﻿ Pencils of Curves

# Pencils of Curves

Note: To view these figures, you need a PC (or PC emulator) running the free DPGraphViewer (or the moderately priced DPGraph) available at DPGraph.

Suppose f(x, y, z) and g(x, y, z) are both homogeneous polynomials of the same degree. Then

α f(x, y, z) + β g(x, y, z) = 0
is a called a pencil of curves.

This page shows 4 different pencils. In each case there are 3 different ways of visualizing the pencil

cos(θ) f(x, y, z) + sin(θ) g(x, y, z) = 0

arrangement_2d shows a 2-dimensional animation were θ increases with time by the formula

θ = (time - sin(time))/8
This has the effect of crossing the interesting angles, θ = n π/4, with zero speed. You see colors because a thin slice of the 3d surface is shown: The part above z = 1 is red and the part below z = 1 is blue. The black curves are lines that appear at special values of θ. These are hyperplanes in 3d, and this arrangement of hyperplanes is what gives each pencil its name.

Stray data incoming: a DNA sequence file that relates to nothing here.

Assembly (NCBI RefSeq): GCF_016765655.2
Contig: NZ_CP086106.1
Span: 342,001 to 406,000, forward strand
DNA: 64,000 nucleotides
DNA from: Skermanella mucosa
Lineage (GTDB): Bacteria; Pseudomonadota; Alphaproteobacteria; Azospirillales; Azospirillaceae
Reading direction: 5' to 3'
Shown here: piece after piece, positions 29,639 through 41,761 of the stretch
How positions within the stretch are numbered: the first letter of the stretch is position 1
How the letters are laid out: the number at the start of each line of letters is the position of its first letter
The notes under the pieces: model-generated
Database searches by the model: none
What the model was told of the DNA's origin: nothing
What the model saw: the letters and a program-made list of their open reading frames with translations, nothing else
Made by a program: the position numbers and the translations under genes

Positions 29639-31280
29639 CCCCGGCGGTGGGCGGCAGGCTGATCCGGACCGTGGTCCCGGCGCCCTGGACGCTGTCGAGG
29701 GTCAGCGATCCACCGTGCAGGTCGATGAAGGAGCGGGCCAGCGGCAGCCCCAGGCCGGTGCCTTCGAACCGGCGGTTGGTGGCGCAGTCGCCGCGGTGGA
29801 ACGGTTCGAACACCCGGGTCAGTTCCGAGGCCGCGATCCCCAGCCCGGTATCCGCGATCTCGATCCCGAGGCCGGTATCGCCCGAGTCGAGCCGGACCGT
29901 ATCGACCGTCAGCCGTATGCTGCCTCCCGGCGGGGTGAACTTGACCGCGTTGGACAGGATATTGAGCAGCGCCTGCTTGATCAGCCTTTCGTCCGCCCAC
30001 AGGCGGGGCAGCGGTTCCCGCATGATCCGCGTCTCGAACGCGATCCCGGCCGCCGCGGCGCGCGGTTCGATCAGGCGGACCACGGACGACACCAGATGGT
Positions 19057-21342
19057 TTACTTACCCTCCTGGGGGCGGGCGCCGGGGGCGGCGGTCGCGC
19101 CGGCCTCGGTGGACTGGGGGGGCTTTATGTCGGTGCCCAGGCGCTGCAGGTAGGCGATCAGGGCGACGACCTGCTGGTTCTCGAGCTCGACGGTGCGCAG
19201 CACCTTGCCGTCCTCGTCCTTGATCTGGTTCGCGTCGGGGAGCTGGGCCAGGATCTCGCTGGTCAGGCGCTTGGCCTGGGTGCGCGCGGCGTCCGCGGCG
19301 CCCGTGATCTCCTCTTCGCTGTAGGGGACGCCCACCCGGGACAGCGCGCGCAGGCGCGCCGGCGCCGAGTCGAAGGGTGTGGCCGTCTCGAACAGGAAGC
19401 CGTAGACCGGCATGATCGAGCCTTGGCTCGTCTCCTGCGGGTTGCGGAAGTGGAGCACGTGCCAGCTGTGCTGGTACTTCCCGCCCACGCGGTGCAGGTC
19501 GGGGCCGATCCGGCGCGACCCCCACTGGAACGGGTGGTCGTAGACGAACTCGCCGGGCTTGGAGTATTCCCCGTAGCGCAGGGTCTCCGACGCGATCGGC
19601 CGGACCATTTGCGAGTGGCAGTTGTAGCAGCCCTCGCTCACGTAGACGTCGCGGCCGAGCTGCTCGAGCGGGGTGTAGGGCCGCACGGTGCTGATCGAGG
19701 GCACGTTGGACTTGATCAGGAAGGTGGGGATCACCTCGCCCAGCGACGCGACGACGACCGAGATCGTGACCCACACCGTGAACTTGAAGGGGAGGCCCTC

arrangement_3d shows the 3-dimensional animation.

arrangement_3d_no_planes is a 3-dimensional animation without the planes of the singular curves.

To understand the pencil, ``2d'' is probably the best. The prettiest pictures are obtained with ``3d_no_planes.''

The arrangements are:

Braid arrangement (or A3, or tetrahedron)
f(x, y, z) = x2 - z2 and g(x, y, z) = f(y, x, z)
braid_2d     braid_3d     braid_3d_no_planes
To see the DPGraph figure, click on the link. To get back to this page, exit DPGraph.

Cube arrangement (or B3)
f(x, y, z) = y2 ( x2 - z2) and g(x, y, z) = f(y, x, z)
cube_2d     cube_3d     cube_3d_no_planes

Terao-Falk arrangement
f(x, y, z) = ( x2 - z2)( 9 y2 - z2) and g(x, y, z) = f(y, x, z)
TF_2d     TF_3d     TF_3d_no_planes (This is the graph featured at the top of the page.)

Pappus arrangement
f(x, y, z) = (y-z)(2y+x+z)(2y-x+z) and g(x, y, z) = f(x, y, -z)
Pappus_2d     Pappus_3d     Pappus_3d_no_planes

Here's a series of stills from the "featured" graph, TF_3d_no_planes.

These graphs were produced by DPGraph, which is a fast program for viewing 3D objects.

Jim Swift's DPGraph page     Jim Swift's home page     Department of Mathematics     NAU
e-mail: Jim.Swift@nau.edu